The always-candid Darabedyan (9-3) doesn't shy away from admitting that a first-round submission loss to Bart Palaszewski in March and a June loss to Mark Kerr via the same predicament have made the year a forgettable one.
"It's been a crazy road," said Darabedyan, who previously fought a bout under the Shark Fights banner in September of 2009, defeating Estevan Payan before beginning his run with the WEC. "These last six months haven't gone as planned. I need this win just to be happy, just to get my confidence back."
Not exactly aiding matters was the fact that Straus (12-3) was a late replacement for Darabedyan's original opponent, Marcus Hicks, as Darabedyan found out he would be fighting a new opponent roughly two weeks out.
"Well, you're training for one guy and then you have to adjust to new personnel," Darabedyan said. "But a fight's a fight, so I'm OK with it."
Darabedyan, a Glendale resident, doesn't know much about Straus other than he comes from a wrestling background, which is evident in the few clips available on the internet of some of his past fights.
"He likes to take you down and lay on you," said Darabedyan of Straus, who's won six fights by decision, three by knockout and three by submission, though all three submission wins have been tapouts via punches. "I think that's his game."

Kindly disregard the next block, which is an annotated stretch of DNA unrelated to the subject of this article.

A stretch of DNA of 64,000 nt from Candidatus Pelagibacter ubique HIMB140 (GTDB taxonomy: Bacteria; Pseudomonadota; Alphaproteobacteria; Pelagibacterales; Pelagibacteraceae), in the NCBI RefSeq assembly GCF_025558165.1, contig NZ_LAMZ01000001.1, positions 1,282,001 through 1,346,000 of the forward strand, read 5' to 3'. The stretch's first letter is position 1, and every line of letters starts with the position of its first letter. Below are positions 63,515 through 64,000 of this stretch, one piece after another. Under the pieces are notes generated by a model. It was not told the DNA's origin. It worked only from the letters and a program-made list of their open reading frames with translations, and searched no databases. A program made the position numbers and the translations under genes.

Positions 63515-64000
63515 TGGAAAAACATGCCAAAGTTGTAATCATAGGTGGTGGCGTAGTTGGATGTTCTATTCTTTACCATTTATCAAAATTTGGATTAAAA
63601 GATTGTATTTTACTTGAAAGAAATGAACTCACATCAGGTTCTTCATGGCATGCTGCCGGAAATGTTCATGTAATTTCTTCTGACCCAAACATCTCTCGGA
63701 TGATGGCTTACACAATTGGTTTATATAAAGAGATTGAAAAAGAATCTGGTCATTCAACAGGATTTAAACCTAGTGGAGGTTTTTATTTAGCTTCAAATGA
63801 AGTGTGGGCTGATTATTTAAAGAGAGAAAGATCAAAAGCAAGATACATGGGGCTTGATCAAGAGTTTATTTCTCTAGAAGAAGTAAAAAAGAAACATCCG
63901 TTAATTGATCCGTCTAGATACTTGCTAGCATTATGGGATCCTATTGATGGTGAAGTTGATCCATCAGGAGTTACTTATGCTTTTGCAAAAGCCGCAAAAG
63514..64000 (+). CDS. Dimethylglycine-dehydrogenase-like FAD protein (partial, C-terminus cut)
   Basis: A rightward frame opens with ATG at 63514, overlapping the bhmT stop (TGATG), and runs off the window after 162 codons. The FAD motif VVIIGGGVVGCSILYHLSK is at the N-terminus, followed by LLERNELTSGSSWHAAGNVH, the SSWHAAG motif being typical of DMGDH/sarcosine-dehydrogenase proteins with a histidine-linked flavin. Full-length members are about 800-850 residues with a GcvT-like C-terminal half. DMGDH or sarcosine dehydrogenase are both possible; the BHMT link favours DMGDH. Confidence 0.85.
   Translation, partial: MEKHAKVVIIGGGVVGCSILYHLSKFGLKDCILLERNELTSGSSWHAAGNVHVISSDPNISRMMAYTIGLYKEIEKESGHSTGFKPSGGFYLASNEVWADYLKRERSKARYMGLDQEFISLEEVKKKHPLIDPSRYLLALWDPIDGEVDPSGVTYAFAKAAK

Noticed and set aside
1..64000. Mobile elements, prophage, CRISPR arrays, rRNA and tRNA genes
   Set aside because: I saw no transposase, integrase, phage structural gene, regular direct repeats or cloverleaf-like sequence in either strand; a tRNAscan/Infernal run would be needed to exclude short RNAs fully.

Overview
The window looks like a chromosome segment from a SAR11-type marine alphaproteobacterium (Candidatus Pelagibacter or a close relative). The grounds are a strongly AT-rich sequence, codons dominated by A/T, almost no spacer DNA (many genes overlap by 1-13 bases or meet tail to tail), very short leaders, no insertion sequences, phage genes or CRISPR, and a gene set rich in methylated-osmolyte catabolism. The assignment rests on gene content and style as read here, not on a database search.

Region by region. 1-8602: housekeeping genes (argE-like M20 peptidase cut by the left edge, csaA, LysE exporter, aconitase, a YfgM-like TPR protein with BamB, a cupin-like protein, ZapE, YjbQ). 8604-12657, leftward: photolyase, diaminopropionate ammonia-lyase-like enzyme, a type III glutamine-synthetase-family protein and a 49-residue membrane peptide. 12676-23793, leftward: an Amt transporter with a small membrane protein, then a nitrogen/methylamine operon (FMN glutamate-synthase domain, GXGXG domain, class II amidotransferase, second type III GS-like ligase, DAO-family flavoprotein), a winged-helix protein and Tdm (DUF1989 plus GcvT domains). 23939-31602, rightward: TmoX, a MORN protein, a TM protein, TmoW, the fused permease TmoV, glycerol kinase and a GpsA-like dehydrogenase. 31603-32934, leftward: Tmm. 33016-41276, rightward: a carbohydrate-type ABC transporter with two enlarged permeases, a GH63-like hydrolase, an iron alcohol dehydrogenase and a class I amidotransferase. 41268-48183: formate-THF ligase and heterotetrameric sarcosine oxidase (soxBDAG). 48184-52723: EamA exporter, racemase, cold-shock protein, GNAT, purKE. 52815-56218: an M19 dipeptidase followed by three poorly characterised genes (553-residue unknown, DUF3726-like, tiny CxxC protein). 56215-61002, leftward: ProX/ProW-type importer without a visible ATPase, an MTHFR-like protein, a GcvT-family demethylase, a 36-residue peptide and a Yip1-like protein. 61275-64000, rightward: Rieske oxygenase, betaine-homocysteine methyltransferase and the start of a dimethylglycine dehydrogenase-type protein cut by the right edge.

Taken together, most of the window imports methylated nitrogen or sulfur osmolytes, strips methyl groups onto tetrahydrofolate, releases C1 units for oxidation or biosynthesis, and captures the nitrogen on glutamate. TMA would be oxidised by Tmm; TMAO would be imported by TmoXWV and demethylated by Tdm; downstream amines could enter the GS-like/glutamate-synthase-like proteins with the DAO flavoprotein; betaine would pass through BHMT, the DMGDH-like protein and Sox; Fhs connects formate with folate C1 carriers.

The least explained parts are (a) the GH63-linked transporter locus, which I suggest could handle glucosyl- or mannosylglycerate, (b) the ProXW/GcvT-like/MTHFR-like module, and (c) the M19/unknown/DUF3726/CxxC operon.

Straus, who's fought all 15 of his career fights in under two years' time, also poses the problem of being a southpaw, as Darabedyan's never fought a left-handed fighter in MMA competition, he said.
Darabedyan is expecting Straus to come out looking for the takedown and said he's comfortable on the ground working his submission game or might even try and turn the tables and take down the Ohio-based fighter. But his game plan going in is to keep the fight standing and work his striking game.
"I'd love to keep it standing and pick him apart," Darabedyan said.
Darabedyan, whose fight will be streamed live on sherdog.com at 5 p.m. PDT before the pay-per-view broadcast begins, flew out to Texas on Wednesday and, as of late Thursday night, was right on track with his weight cut, as fighters weigh in today.
"I feel really good," said Darabedyan, who will be cornered by his manager Darin Harvey, Glendale Fighting Club trainer Edmond Tarverdyan and Team Hayastan's Gokor Chivichyan, his longtime head coach. "I feel like I can push the pace."
But above pushing the pace, fighting impressively and all else, winning is the goal at hand, as Darabedyan tries to get his crazy road back on track.